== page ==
As well as commerical work, Hope performed over 60 USO shows, across half a century, entertaining troops during World War II, the Korean War, the Vietnam War, and the Gulf War. A 1997 act of Congress signed by President Clinton named Hope an “Honorary Veteran”. He remarked, “I’ve been given many awards in my lifetime — but to be numbered among the men and women I admire most — is the greatest honour I have ever received.”
Hope died on July 27th 2003, aged 100.
2. Queen Elizabeth, the Queen Mother
Elizabeth Bowes-Lyon, later Queen Elizabeth, was the Queen Consort of King George VI of the United Kingdom and the British Dominions from 1936 until his death in 1952. After her husband’s death, she was known as Queen Elizabeth, The Queen Mother, to avoid confusion with her daughter, Elizabeth II. Before her husband ascended the throne, from 1923 to 1936 she was known as the Duchess of York. She was the last Queen of Ireland and Empress of India.
Born into a family of Scottish nobility, she came to prominence in 1923 when she married Albert, Duke of York, the second son of George V and Queen Mary. As Duchess of York, she – along with her husband and their two daughters Elizabeth and Margaret – embodied traditional ideas of family and public service. She undertook a variety of public engagements, and became known as the “Smiling Duchess” because of her consistent public expression.
In 1936, her husband unexpectedly became King when her brother-in-law, Edward VIII, abdicated in order to marry his mistress, the American divorcée Wallis Simpson. As Queen Consort, Elizabeth accompanied her husband on diplomatic tours to France and North America in the run-up to World War II. During the war, her seemingly indomitable spirit provided moral support to the British public, and in recognition of her role as a propaganda tool, Adolf Hitler described her as “the most dangerous woman in Europe”. After the war, her husband’s health deteriorated and she was widowed at the age of 51.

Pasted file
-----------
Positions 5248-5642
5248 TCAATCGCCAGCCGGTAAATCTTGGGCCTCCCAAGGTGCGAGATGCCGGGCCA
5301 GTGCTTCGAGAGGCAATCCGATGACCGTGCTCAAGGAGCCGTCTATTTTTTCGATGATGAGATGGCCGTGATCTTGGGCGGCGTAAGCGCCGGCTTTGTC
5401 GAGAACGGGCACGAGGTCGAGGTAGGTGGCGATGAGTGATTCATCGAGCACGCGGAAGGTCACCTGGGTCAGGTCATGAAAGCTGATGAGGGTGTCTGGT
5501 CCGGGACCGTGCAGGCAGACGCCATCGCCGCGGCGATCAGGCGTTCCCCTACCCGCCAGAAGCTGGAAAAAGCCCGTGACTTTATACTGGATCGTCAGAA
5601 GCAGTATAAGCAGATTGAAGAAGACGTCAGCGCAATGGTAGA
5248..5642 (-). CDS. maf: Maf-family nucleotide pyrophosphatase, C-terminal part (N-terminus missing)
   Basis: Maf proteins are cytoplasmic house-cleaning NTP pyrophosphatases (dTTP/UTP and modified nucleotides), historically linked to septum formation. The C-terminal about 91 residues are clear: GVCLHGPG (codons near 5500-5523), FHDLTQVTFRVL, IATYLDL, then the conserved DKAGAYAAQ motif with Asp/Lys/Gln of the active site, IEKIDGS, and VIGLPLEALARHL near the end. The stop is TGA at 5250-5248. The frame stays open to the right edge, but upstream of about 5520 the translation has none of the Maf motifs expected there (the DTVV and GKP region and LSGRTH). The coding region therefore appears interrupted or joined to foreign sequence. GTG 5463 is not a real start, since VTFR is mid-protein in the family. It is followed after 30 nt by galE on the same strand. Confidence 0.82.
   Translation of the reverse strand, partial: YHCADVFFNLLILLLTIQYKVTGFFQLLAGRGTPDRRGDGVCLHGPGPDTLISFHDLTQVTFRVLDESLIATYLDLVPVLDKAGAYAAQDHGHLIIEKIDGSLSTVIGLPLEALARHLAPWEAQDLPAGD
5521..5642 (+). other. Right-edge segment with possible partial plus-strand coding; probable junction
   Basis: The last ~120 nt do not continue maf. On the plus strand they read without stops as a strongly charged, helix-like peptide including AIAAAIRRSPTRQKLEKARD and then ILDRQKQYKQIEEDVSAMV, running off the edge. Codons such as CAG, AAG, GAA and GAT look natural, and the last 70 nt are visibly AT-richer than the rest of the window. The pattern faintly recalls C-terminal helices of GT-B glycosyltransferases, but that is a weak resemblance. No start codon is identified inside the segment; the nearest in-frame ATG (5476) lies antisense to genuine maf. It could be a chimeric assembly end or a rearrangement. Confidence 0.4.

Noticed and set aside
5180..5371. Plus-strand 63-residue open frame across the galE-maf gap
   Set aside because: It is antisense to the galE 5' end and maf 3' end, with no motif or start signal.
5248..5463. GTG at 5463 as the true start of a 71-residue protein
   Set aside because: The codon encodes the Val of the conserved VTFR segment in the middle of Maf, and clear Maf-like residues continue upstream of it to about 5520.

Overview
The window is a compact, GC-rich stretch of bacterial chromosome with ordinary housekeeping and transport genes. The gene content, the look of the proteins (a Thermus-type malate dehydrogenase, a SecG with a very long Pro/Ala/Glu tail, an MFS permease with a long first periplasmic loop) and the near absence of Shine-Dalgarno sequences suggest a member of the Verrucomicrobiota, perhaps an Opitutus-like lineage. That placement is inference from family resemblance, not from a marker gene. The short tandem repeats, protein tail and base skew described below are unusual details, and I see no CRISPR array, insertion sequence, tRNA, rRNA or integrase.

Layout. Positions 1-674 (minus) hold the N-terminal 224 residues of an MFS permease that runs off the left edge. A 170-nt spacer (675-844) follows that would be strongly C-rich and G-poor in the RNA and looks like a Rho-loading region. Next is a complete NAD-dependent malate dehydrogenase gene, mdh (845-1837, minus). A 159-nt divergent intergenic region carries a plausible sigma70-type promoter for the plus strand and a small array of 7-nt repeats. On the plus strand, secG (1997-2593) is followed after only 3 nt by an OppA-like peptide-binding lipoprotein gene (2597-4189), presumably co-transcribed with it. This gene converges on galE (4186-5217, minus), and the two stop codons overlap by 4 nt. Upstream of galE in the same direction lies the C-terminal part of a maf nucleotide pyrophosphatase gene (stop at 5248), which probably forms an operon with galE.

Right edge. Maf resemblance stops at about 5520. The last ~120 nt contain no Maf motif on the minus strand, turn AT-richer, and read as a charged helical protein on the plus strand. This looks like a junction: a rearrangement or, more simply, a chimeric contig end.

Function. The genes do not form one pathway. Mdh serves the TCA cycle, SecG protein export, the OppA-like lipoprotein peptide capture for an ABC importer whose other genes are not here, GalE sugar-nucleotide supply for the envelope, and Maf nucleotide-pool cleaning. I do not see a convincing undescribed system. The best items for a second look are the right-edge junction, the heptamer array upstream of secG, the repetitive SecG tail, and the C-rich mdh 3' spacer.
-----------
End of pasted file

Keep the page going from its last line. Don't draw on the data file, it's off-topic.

With her brother-in-law living abroad and her elder daughter now Queen at the age of 26, when Queen Mary died in 1953 Elizabeth became the senior royal and assumed a position as family matriarch. In her later years, she was a consistently popular member of the Royal Family, when other members were suffering from low levels of public approval.
Only after the illness and death of her own younger daughter, Princess Margaret, did she appear to grow frail. She died six weeks after Margaret, at the age of 101.
1. Leni Riefenstahl
Helene Bertha Amalie Riefenstahl was a German film director, dancer and actress widely noted for her aesthetics and innovations as a filmaker.
Born to a working class family in Berlin, on August 22nd 1902, Riefenstahl began her career as a dancer before moving to acting in silent films. In the early 1930s, Riefenstahl gave up acting to pursue her love of film directing and photgraphy. Her first film, Daus Blaue Licht, released in 1932, was critically acclaimed and became hugely popular throughout Germany.
Riefenstahl became a supporter of Hitler shortly after he came to power, and wrote of his mesmerising abilities as a public speaker. Hitler, himself, was a fan of Riefenstahl’s work and asked her to direct a film about the Nazi Party’s 1933 Nuremberg rally, titled Victory of Faith.
Impressed by her work, Hitler asked her to direct another film about their 1934 Nuremberg rally, called Triumph of the Will. The film used pioneering camera and cinematography techniques to create a rousing and uplifting portrait of the Nazi party. Today the film is regarded as one of the greatest documentaries and propaganda pieces ever made, despite its distasteful subject matter.
In 1936, she was hired by Hitler to film the Berlin Olympic Games. The result, Olympia, is considered one of the greatest sport documentaries ever made, praised for its aesthetic beauty and pioneering use of the tracking shot, and various revolutionary editing techniques.
During the war, she remained in and around Germany, shooting as film production of Tiefland, based on Hitler’s favourite opera of the same name by Eugene d’Albert. However she fell ill, and the film wasn’t completed until 1954.
Despite being detained after the war, Riefenstahl denied any involvement with Nazi war crimes, nor any knowledge of them. After the war, she was unable to secure funding for her films due to her nefarious associations, and was often met with protests wherever she went. Nevertheless, Riefenstahl regained some respect as a photographer in Africa during the 70s, and as an underwater photographer. Her final film, Underwater Impressions, was a film presenting an idealised view of the life in the oceans. It was her first film since Tiefland.
Though she has always been accused of helping further Nazi propaganda, Riefenstahl is admired as one the greatest directors of all time, and along with Soviet film-maker Sergei Eisenstein, one of the pioneers of modern propaganda films.
Leni Riefenstahl died on September 8th 2003, aged 101.